By Jon Ortiz

A union deadlocked in contract talks with the University of California said Thursday that the system’s medical facilities are understaffed, waste money and put patients’ health in jeopardy.

Kathryn Lybarger, president of American Federation of State, County and Municipal Employees Local 3299, said lawmakers and state authorities should investigate everything from the university system’s debt and staffing policies to its constitutional autonomy from the Legislature.

“All of this calls for more oversight,” Lybarger said.

Dwaine Duckett, the UC system’s vice president of human resources, countered that the 22,000-employee union’s complaints and its appeal to the Legislature were bargaining ploys. The local’s contract expired last year and talks for the 15,000 or so hospital employees it represents have reached an impasse.

“They have a habit of trying to negotiate contracts in public and not at the bargaining table,” Duckett said. “To that end, they’ll put out negative information about the UC in order to gain bargaining leverage.”

Duckett said that the union has balked at negotiating employee pension contributions, despite a new law that requires public employee labor groups to bargain the higher payments from their members.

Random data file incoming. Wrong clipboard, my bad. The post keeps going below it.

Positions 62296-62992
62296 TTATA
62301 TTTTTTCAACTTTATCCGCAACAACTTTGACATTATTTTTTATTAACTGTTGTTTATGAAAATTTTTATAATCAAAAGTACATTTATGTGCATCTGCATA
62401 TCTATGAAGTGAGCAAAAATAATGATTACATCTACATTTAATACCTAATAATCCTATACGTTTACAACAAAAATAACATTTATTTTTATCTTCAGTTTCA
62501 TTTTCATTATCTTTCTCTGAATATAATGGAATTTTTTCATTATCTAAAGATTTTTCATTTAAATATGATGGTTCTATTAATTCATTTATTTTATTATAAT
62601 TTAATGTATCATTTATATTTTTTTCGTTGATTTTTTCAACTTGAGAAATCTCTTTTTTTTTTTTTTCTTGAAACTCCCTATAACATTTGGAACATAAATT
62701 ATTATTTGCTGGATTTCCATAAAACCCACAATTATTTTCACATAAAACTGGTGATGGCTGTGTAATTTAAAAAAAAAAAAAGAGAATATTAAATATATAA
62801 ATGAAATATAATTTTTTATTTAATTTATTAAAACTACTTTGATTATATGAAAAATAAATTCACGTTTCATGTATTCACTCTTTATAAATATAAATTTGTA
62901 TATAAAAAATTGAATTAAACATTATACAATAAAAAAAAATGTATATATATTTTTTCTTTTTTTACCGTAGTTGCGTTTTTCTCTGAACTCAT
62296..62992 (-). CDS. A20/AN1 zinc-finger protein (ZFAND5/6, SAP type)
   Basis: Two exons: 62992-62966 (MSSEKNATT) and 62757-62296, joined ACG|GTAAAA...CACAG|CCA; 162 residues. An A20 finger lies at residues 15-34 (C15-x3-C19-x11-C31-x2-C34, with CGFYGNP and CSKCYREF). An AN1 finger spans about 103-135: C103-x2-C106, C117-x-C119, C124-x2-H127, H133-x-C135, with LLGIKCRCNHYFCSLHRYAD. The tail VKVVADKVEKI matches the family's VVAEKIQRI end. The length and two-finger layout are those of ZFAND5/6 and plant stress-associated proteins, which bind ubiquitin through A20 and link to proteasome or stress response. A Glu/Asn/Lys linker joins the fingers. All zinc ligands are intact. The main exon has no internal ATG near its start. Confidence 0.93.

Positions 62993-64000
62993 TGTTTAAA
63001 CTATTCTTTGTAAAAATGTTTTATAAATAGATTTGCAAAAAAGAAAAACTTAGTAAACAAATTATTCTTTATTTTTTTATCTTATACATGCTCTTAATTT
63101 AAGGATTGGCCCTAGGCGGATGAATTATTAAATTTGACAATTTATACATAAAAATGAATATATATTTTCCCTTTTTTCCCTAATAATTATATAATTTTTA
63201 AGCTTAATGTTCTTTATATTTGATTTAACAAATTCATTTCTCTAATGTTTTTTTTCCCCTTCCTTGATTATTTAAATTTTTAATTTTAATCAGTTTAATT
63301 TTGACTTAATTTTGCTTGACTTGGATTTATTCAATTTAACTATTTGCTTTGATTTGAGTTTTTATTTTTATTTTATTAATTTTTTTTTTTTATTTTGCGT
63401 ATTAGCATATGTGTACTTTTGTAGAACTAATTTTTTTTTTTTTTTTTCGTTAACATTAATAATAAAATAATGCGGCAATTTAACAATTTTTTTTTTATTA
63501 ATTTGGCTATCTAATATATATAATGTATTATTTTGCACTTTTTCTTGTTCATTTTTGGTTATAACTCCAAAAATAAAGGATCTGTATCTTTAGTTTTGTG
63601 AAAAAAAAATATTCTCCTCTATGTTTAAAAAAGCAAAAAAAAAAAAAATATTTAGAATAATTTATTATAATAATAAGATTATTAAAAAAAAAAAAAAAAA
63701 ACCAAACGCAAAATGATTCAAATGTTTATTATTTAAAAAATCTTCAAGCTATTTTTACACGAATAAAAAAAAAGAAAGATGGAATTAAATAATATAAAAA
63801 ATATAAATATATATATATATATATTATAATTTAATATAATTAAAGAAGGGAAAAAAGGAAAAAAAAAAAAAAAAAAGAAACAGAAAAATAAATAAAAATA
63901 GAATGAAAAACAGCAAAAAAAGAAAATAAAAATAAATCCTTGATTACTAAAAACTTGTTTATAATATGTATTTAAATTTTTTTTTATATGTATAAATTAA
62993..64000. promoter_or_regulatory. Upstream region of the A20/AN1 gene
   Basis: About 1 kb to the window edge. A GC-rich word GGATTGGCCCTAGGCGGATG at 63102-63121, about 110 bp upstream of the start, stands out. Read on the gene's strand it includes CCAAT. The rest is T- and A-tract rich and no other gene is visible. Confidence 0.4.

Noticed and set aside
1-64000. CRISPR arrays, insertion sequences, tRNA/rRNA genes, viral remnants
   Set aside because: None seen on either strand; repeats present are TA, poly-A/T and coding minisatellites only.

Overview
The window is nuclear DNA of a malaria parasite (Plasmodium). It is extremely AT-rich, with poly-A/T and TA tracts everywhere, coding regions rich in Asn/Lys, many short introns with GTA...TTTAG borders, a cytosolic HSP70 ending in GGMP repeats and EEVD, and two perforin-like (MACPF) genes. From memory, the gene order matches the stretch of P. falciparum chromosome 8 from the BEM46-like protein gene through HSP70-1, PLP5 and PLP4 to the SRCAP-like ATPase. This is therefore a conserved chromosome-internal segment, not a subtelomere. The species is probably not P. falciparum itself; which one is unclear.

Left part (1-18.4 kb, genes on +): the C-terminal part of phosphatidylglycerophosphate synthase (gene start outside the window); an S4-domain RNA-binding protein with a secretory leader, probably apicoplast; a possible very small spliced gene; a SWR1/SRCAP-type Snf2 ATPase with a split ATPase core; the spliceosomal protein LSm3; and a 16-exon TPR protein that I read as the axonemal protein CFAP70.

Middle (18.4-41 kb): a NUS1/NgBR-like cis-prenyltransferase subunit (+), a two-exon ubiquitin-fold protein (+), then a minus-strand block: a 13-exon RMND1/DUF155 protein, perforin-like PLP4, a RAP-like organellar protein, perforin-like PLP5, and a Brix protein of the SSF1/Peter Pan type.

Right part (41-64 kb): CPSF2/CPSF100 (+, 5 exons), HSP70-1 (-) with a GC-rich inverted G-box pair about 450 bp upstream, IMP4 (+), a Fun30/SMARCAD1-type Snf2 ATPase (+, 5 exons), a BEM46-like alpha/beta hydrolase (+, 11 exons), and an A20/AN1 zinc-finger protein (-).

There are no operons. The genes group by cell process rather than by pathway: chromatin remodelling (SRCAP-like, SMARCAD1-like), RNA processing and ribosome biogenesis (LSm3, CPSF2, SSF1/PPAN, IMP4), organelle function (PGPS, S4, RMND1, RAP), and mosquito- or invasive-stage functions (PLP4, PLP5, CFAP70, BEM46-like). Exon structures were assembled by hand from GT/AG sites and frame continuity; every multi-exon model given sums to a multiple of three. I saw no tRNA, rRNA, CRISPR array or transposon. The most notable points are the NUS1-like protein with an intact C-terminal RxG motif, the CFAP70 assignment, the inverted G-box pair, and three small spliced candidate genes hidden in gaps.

“(AFSCME has) basically said they will not sign up for it,” Duckett said.

In an interview with The Bee, Lybarger side-stepped questions about the union’s position on public pension reform. The report’s release isn’t timed for bargaining advantage, she said.

“We’ve been seeing these issues at the campuses for some time,” Lybarger said. “This really is a call for help from legislators and the public.”

The 36-page report draws from official records, news accounts and employees’ anecdotes. It presents a UC hospital system that the union says routinely cuts corners, sacrifices patient care for money, runs up debt and enriches top administrators while understaffing patient-care positions.

The charges follow a rough public-relations patch for the UC system, whose critics have included Gov. Jerry Brown.

Last November, after voting against a $50,000 pay hike for the incoming UC Berkeley chancellor, the governor vowed to press the system “for greater efficiency, greater elegance and modesty.”

[Source]: The Sacramento Bee